Anderson, besides insisting to the judge, unsuccessfully, that only a mistrial could remedy the prosecutor's misstatement, asked her to strengthen the proposed instruction by adding to it that “[t]here is no testimony from Detective Greene that contradicts Devese's testimony.” The judge declined, and he challenges both aspects of her ruling here. Anderson is certainly right that Devese's testimony was important to his effort to create reasonable doubt about his involvement in the English shooting; and equally right that the misstatement in rebuttal denied him the ability to re-argue the testimony accurately to the jury. We nonetheless do not agree that no curative instruction could serve to neutralize the prosecutor's misstatement or that the instruction given failed that task. The prosecutor misstated the evidence on a single point—whether a specific question by Greene had elicited Devese's denial of seeing Anderson in the car—that the judge concluded could be remedied by setting the record straight. Our decisions commit this kind of judgment substantially to the discretion of the trial court, since it is “peculiarly within the knowledge of the trial judge whether the remarks of counsel during the trial tend to prejudice the cause of a party.” Irick v. United States, 565 A .2d 26, 32 (D.C.1989) (citation omitted). After presiding over a more than two-month trial enabling her to assess the issues likely to occupy the jury's deliberations, Judge Leibovitz reasonably determined that an instruction could forestall misunderstanding by the jury of the evidence on this issue of what Devese had been asked.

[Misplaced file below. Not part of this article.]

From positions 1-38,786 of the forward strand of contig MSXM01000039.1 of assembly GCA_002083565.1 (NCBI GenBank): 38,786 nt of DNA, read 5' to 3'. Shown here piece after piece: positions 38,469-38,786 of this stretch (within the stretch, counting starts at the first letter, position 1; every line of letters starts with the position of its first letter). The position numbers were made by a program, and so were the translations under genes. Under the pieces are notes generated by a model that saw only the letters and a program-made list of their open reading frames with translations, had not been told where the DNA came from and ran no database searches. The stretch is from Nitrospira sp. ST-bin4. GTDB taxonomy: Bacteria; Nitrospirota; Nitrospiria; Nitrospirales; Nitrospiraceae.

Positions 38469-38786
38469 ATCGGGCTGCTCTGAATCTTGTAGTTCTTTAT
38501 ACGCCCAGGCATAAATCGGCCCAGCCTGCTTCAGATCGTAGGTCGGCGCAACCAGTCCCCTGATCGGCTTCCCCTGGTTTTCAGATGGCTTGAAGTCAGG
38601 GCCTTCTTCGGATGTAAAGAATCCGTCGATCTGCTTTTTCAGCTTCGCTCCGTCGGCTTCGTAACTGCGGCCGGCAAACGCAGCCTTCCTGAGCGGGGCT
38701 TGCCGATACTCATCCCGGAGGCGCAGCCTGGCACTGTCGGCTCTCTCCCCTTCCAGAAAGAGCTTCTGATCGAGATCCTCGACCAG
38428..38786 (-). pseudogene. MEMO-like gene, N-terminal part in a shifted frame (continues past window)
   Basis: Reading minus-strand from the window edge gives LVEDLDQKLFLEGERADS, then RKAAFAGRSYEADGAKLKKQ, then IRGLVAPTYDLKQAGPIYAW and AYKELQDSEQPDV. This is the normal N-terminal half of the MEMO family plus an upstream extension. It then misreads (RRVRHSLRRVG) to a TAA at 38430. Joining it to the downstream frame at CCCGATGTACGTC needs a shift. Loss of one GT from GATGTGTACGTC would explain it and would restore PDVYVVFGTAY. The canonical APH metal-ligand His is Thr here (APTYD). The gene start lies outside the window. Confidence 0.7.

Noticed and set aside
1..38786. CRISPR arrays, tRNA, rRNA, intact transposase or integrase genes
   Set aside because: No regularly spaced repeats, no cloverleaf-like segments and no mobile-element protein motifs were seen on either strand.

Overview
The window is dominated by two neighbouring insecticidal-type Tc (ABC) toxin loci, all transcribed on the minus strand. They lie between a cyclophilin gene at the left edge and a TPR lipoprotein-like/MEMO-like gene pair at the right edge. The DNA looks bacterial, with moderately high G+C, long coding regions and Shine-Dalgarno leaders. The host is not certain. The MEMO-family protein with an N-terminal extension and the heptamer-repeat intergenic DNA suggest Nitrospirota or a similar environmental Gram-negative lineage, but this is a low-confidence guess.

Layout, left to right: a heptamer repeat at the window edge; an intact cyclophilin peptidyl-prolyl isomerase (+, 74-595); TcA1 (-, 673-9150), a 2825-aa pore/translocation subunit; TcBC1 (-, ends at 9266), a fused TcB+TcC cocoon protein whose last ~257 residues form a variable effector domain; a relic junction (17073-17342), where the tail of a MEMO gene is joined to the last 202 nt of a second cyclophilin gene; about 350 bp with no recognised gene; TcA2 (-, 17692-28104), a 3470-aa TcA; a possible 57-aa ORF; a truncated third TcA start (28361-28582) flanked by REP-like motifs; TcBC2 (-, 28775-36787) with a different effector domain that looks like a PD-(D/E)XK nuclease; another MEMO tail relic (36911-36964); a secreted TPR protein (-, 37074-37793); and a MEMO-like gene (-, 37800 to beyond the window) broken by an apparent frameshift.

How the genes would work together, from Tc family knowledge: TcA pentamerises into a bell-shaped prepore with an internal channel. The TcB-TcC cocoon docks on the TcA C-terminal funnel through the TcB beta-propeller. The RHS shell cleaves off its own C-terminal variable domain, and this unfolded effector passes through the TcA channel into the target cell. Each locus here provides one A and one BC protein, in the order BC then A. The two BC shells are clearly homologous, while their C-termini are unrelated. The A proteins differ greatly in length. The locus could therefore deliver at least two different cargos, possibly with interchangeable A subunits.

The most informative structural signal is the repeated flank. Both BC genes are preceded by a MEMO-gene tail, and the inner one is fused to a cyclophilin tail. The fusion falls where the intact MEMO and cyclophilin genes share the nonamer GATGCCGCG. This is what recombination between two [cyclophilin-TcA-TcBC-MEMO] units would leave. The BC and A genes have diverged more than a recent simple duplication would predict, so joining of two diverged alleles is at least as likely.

Nor did the instruction given imply, as Anderson suggests it did in the final sentence, that the jury “could reject Devese's testimony and accept the prosecutor's word about what Detective Greene had actually asked” (Brief for Anderson at 36). The jury was told that, contrary to the prosecutor's assertion that the detective had asked Devese only “whether he saw the driver,” there “was evidence that Raymond Devese was asked whether he saw anyone in the car,” “no evidence” that he “was asked if he saw the driver of the car,” and “no testimony from Detective Greene regarding what question was asked.” The final sentence (“It is up to you to decide whether to accept this evidence”), which essentially reminded the jury of what the general instructions had told it (“You are the sole judges of the facts.”) did not undo all the judge had just told the jury and invite it to “accept the prosecutor's word.” If the jury nonetheless did not credit Devese's testimony, or took it as insufficient to exculpate Anderson of the English murder, that was owing not to a misstatement of the evidence or an instruction that failed to cure it, but to the formidable evidence otherwise of Anderson's guilt, including his arrest while complicit in trying to get rid of and conceal the murder weapons.
VI. The “Criminal Street Gang” Instruction